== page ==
Book Review: In Search Of Dinosaurs: Find the Fossils: Identify the Dinosaurs by Dougal Dixon

In Search Of Dinosaurs: Find the Fossils: Identify the Dinosaurs by Dougal Dixon encourages readers to look out for dinosaur bones, footprints, and fossil feathers in this dinosaur dig site. Defore opening the gatefolds and uncovering the creatures to whom they once belonged, in 3 incredible, expansive panoramic scenes. Travel through Triassic, Jurassic, and Cretaceous eras, hunting for fossils and then learning about each amazing prehistoric creature, before testing your knowledge with a fun dinosaur quiz. Grab your paleontologist’s tool kit and get stuck in with facts, stats, and colorful illustrations to amaze any young dinosaur enthusiast.

In Search Of Dinosaurs is a good non fiction introduction to fossil huntings and the eras when dinosaurs lived. I thought the break downs and information were very well done. The information was all valuable, but I think many dino obsessed young readers will already have some of this information down, but this is a good starting point for readers that are just discovering paleontology and dinosaurs. The illustrations were well done, giving the needed detail, but did not wow or amaze me with detail of vividness. I did like the short quiz at the end.

In Search Of Dinosaurs is basic non fiction resource for those looking to learn about dinosaurs and paleontology. It offers exactly what is expected by the title and description, but did not amaze me. 

Early Book Review: The Matchmaker's Match (Man's Best Friend) by Nicole Flockton

The Matchmaker's Match is the third book in the Man's Best Friend series by Nicole Flockton. While there are recurring characters in the series, each book can be fully enjoyed as a stand alone as well. This book is currently scheduled for release on June 18 2019.

The last person Meredith Turner expects to see at her best friend’s wedding rehearsal dinner is the guy she had a one night stand with. What’s worse, Lincoln Forrest is the best man and as maid of honor, her partner. To add insult to injury, she has to leave the rehearsal dinner early, and Lincoln is the one to help her with a deeply personal problem. The aftermath of that night brings big changes for them both. Lincoln Forrest has helped his best friend meet the woman of his dreams, but recently he’s made a series of bad decisions, the biggest being leaving his career with the Army. Now the former K-9 handler is looking for a new career and trying to get his life back on track. Helping Meredith in her time of need connects her to him more than he expected. On a mission to right the wrong he created, Linc will do whatever is needed. But when the attraction that first drew them together flares to life again, will the obstacles between them be too much to overcome? Or has the matchmaker met his match?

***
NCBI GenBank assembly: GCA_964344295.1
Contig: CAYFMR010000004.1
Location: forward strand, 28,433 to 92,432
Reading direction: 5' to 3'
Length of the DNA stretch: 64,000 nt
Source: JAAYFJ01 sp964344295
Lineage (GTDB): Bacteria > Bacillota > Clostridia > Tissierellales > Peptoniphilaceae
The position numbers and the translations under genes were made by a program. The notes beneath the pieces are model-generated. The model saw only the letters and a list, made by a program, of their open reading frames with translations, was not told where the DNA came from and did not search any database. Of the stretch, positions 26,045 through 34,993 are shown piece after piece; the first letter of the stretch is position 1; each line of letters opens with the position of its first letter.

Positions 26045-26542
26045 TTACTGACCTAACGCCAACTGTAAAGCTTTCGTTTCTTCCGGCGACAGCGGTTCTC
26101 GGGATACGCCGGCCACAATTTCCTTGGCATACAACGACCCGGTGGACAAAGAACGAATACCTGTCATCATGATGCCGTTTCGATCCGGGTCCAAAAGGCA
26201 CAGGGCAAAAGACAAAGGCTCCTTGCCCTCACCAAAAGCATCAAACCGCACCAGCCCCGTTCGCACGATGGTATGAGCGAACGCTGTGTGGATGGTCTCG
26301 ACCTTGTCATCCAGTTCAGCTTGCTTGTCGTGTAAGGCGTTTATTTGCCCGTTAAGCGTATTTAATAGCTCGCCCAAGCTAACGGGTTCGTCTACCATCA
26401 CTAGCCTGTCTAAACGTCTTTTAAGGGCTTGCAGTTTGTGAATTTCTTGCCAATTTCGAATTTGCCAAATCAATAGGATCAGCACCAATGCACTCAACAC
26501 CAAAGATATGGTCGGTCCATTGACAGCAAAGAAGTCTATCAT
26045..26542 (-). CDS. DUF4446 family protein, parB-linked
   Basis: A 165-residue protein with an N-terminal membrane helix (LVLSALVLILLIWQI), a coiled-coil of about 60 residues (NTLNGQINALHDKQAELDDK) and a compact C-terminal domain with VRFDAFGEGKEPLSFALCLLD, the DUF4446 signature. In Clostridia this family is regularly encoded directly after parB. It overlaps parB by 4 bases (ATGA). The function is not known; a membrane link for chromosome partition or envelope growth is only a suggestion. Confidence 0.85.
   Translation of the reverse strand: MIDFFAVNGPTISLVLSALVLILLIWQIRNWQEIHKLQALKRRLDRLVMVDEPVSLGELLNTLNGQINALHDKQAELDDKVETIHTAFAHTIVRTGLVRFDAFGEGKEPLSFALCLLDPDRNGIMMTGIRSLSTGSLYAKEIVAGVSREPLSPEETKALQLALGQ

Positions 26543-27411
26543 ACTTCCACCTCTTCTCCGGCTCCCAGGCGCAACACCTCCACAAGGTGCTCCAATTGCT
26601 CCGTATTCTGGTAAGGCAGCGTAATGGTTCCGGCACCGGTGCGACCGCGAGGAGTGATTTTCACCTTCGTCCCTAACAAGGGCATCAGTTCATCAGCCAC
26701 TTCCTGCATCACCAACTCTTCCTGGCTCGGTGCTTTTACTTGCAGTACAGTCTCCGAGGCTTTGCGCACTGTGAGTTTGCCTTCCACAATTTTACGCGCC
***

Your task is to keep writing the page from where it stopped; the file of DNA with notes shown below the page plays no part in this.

The Matchmaker's Match is a sweet romance where the biggest conflicts are Meredith and Linc dealing with their own history, doubts, and mistakes. I liked Meredith's character, and even when I did not agree with her decisions I could understand her thought process and how she got there. With Linc, I just liked his character. He is a good guy that is going through a huge transition in life and trying o find his way. I enjoyed seeing them find each other, support each other, and ultimately find their HEA. I will admit that there were moments where it all felt too simple, too easy for our couple. However, I still really enjoyed the read and often found myself smiling as I read, so it was a winner. Most of all, I found myself interested in some of the secondary characters, so going back to read the one book I missed, and reading the next book (which I hope features Linc's sister) are on my to do list.